At Tuesday’s Becker City Council meeting, Becker Police Chief Brent Baloun shared all-hazard mitigation plans and an extension of a declaration of emergency.
All-Hazard Mitigation Plan
Police Chief Brent Baloun said he has received notice that the Sherburne County Hazard Mitigation plan update has been approved by FEMA. After review, the county adopted the plan and signed a resolution for formal documentation.
This plan, Baloun said, benefits the cities and county by identifying cost effective actions for risk reduction, agreed upon by stakeholders and the public.
“It focuses our resources on the greatest risks and vulnerabilities facing our various communities,” he said. “These events may include floods, severe thunderstorms, extreme winter conditions, wildfires, infectious diseases, power failures, terrorism, hazardous materials spills, and critical facility and infrastructure loss.”
Adopting this plan, Baloun continued, is a required condition for receiving certain types of non-emergency disaster assistance, as well as for various other mitigation projects following a disaster declaration. Some of this may include preparing and training first responders, improving the capability of residents to identify, prepare for and respond to disasters, assessing needs of jurisdictional emergency operations centers, identify and update equipment, etc.
Balloun said the next step in this process is for the cities to sign a resolution for formal documentation of the plan adoption. This document was last approved by the Becker City Council back on Sept. 17, 2013.
“Approving the plan only indicates our support of having this plan in place and does not mean that we are on the hook for any funds,” said Baloun. “It is important to note that obtaining federal dollars for anything right now is extremely uncertain, but the plan puts us (jurisdictions within Sherburne County) in a position to obtain dollars should they become available after a declared disaster.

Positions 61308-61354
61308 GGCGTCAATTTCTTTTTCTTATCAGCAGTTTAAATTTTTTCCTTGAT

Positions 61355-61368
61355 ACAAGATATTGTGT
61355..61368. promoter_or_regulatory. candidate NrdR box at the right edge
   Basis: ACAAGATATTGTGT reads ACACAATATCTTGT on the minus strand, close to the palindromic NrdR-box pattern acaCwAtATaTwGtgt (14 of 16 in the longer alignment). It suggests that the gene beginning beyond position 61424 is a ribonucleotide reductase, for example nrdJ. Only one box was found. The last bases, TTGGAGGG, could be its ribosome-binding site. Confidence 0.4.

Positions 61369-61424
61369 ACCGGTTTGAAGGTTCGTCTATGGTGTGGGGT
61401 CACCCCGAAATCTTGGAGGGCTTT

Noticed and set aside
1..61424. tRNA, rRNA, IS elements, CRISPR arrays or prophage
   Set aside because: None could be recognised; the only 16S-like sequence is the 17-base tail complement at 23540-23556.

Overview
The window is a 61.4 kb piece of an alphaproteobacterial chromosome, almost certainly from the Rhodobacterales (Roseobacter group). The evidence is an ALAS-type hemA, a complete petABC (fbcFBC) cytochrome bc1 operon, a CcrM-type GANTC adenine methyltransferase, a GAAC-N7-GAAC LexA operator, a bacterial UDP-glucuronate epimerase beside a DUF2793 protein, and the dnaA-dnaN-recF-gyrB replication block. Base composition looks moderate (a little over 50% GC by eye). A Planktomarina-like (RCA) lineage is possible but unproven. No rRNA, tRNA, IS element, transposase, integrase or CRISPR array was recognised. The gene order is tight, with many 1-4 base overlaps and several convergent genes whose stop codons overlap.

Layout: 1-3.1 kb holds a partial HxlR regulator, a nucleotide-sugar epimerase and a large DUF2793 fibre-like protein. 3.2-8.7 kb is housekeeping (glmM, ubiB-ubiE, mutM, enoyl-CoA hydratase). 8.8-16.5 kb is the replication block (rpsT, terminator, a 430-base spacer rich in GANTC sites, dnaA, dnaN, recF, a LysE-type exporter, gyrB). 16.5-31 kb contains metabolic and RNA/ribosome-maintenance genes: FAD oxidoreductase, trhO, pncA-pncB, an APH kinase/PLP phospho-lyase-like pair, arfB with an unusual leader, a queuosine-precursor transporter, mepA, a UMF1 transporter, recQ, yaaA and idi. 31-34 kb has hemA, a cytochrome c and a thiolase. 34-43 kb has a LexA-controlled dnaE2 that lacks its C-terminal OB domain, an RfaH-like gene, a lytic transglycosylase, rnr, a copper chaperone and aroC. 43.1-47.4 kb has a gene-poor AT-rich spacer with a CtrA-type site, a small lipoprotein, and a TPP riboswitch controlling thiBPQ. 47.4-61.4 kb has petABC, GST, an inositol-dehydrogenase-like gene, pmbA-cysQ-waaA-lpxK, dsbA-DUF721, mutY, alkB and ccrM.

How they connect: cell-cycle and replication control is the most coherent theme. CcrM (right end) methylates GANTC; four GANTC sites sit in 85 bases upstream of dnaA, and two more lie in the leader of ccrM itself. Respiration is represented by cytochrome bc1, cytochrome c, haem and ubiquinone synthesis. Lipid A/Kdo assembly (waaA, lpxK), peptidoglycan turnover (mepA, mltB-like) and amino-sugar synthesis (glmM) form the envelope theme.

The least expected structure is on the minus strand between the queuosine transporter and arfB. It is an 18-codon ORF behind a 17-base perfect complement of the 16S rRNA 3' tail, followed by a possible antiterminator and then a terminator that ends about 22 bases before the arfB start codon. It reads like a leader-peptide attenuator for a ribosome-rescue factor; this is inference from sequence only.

Extension of Declaration of Emergency
Baloun said in response the COVID 19 Pandemic and the declaration of emergency by numerous communities, the State of MN and the Federal Government, the City of Becker passed Resolution 20-26 declaring an emergency in the City of Becker. This declaration was backdated and put into effect starting March 13 for a total of eight weeks; that time was set to expire Fri., May 8.
Baloun said other communities have started to pass resolutions extending the emergency declarations due to the continuation of the pandemic.
“I would recommend the city council consider the same,” Baloun said.
Some things to consider:
• State statute 12.29 allows a local authority to declare a local emergency;
• The declaration allows for numerous things to a local authority, to include: City Council meeting changes (ex: virtual meetings), emergency equipment purchases, changes to city structure and operations including changes to staffing and assignments, etc.;
• Virtual meetings, under current conditions, are preferred for the safety of all council members, staff and citizens who wish to participate and maintain a safe distance, etc.
April 13, Gov. Walz extended the Minnesota Emergency Declaration order until May 13 (Order 20-35). Recently, he passed and emergency order extending the Stay at Home Order until May 18.
Due to these changes and the fact that many businesses have continued to stay closed due to the ongoing pandemic, which includes the Becker Community Center and physically closing City Hall, an extension of the current City Emergency Declaration was necessary.
“With additional testing being completed, it is anticipated that we will continue to see the statistical numbers rise including positive test results,” said Baloun.
Tuesday May 5 the city council passed a resolution extending the Emergency Declaration for the City of Becker until May 31. It was hoped/anticipated with the Governors briefing May 13 a change would be allowed to begin the reopening of businesses and government operations. The Governor issued Order 20-56 and, while allowing some restricted openings, limited the ability of others to move forward until June 1.
“As a result, we feel it appropriate and necessary to move our already extended Emergency Declaration further down the road to ensure city government time to prepare and move things back into place for reopening,” said Baloun.
The extension is requested until June 28, however, the city council has the authority to cancel at any time.